To the Tokyo metropolitan government, the Olympics are a chance to go on a spending spree to upgrade and update aging infrastructure, as the Games have been for other municipalities. Visitors are justifiably impressed by Tokyo's spotless – and seemingly endless – subway system, the smooth asphalt roads in even the most remote rural areas and the 50-year "no fatality" record of the shinkansen bullet trains. But, as with Japan's population, which boomed after the war and is now greying rapidly, a lot of the country's infrastructure that was built during the postwar boom is now deteriorating.

Those problems are exacerbated in Tokyo, which received the bulk of early investment during the boom years – and was then starved for investment as the Japanese economy slowed and the government shifted public expenditures to the depopulating countryside.

Worries about crumbling infrastructure were highlighted in 2012, when more than 100 concrete roof panels – weighing roughly 1.2 tons apiece – fell from the ceiling of the Sasago tunnel on the Chuo expressway heading into Tokyo, killing nine and trapping many others.

Yoji Kobayashi, a senior consultant at the Nomura Research Institute think tank, said in a 2015 report that Japan should look beyond the Olympics by not only rebuilding aging infrastructure, but by showing the world how to transform one of the world's largest mature cities – with a population of about 36 million – into a greener, more sustainable city. He also said that Tokyo needs to overcome its isolationist tendencies by attracting more foreign residents – in line with London or New York – as well as making Tokyo a better place to base multinational corporations with operations in Asia, instead of losing out to Singapore and Hong Kong.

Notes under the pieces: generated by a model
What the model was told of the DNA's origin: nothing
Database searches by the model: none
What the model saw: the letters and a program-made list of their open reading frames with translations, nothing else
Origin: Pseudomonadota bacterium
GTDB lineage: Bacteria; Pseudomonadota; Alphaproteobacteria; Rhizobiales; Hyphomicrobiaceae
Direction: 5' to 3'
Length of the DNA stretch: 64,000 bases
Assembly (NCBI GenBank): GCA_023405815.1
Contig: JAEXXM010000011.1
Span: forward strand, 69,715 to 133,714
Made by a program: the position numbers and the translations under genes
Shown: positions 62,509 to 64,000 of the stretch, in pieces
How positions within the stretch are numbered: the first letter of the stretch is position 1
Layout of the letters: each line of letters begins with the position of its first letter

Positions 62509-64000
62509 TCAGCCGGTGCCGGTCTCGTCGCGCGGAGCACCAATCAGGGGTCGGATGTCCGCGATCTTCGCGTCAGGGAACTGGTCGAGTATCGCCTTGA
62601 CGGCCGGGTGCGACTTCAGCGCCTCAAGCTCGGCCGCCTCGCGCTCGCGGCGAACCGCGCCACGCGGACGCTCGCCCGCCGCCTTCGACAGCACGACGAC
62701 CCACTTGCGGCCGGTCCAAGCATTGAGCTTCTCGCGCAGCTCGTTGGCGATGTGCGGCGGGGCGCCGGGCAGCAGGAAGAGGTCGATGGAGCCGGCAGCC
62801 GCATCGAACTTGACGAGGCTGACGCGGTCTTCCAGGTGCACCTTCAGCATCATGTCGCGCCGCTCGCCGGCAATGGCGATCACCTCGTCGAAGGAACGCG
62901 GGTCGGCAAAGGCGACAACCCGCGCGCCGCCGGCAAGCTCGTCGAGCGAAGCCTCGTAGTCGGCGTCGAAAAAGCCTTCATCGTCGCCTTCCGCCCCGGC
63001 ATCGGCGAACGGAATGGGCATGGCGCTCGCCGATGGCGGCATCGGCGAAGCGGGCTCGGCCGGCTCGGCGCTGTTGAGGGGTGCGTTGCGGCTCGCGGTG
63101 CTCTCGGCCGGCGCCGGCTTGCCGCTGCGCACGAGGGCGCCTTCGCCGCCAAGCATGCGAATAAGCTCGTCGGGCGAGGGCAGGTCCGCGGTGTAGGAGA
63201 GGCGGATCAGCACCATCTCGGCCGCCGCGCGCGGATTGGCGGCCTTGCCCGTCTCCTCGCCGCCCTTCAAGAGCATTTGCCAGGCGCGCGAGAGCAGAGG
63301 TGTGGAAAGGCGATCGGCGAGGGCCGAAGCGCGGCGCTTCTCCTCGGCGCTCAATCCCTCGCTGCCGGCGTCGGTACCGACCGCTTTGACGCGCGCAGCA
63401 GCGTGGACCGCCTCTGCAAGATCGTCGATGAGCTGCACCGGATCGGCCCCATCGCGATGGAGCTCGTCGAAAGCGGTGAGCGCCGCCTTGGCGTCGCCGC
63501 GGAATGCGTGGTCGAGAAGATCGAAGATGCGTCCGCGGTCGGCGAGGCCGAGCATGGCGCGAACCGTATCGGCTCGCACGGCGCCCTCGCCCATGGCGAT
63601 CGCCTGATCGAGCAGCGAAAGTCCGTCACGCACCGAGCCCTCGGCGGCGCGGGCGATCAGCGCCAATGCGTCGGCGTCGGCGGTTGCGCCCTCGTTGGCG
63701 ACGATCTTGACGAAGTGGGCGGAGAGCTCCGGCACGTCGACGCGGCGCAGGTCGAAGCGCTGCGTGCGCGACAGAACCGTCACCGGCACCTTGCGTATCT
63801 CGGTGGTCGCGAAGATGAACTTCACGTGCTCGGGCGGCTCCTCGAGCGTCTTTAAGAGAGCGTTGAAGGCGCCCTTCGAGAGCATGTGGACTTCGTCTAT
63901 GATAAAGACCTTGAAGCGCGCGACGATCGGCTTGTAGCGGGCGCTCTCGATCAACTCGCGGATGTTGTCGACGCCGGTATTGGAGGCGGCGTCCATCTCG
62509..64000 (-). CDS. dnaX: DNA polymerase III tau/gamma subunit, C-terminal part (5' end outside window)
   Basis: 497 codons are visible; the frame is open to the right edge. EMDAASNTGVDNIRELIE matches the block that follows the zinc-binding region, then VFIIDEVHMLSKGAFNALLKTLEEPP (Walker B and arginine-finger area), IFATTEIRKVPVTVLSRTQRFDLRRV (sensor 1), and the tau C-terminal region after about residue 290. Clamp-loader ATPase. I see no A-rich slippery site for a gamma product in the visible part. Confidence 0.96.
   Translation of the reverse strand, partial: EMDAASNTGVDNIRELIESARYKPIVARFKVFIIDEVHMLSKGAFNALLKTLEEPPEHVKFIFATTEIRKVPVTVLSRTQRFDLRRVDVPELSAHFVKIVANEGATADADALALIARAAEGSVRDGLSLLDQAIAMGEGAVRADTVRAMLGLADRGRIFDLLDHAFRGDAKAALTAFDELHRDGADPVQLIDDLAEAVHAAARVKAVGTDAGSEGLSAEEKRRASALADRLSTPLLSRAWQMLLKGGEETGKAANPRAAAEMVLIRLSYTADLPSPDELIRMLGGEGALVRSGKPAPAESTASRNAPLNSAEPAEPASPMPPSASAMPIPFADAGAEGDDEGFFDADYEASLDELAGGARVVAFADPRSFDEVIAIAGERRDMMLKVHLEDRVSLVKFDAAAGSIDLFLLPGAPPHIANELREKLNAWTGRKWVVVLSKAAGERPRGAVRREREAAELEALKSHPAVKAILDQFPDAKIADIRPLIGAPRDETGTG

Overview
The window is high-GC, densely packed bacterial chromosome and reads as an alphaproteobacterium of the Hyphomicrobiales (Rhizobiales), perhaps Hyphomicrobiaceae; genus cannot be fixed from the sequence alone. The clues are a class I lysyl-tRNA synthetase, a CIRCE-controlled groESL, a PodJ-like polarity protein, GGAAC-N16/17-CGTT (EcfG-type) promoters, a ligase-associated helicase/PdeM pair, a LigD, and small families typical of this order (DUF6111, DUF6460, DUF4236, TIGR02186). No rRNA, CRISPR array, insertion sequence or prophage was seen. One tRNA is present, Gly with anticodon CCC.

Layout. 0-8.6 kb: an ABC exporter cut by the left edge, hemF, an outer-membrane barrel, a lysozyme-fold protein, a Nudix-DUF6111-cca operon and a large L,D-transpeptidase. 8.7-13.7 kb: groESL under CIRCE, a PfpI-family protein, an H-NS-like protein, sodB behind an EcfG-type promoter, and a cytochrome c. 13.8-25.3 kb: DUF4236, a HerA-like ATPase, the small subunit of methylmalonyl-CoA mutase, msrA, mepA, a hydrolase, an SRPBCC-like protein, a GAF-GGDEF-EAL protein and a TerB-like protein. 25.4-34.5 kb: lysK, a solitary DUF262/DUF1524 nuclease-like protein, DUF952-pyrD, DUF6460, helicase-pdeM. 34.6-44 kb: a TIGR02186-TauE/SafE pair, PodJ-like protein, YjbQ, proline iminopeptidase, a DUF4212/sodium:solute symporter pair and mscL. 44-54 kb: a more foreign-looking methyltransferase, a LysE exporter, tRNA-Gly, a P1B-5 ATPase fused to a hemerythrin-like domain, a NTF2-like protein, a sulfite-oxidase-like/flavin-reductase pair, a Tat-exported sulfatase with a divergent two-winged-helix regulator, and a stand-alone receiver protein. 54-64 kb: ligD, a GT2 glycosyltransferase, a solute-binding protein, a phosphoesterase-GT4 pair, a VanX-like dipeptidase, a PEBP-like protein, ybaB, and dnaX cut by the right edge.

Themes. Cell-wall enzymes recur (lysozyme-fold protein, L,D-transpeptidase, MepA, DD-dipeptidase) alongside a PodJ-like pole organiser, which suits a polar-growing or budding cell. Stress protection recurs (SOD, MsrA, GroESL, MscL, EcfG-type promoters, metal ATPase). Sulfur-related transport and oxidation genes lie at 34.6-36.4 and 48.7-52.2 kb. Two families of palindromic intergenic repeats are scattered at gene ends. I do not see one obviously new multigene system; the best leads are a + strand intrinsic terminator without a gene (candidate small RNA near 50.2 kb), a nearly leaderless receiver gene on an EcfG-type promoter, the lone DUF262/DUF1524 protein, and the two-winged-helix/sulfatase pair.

"As 2020 approaches, Tokyo and Japan as a whole should set about dealing with those problems that have been put off up to now," Mr. Kobayashi wrote.

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The Japanese government expects the Games to generate roughly $13.8-billion in economic activity in the Tokyo region and a further $10.5-billion across Japan, and generate about 150,000 full- and part-time jobs.

The Tokyo Metropolitan Government is expecting to pay roughly $2.5-billion to build various facilities. (The national government is paying for the main stadium.) But the country also hopes the Games will benefit Japanese businesses, which will be able to build venues and profit from tourists visiting Tokyo and Japan. The total budget, as estimated in Japan's bid for the Games, is $8.4-billion.

"We consider that the 2020 Tokyo Games are the perfect opportunity to make Tokyo's industrial might widely known to the world," said Koichi Yajima, director for planning and co-ordination of the Games for the Tokyo government.

For Shoji Chida, an 80-year-old real estate agent who focuses on Tokyo's Ginza and Yurakucho neighbourhoods, some of the most expensive property in the world, the Olympics already have begun to have a slight impact on the economy. He said commercial real estate prices have jumped about 10 per cent since the announcement.

"Things are changing slowly because of the Olympics in Tokyo, though we're not talking about the rural areas," Mr. Chida said. "This is one way to let the world know about Japan."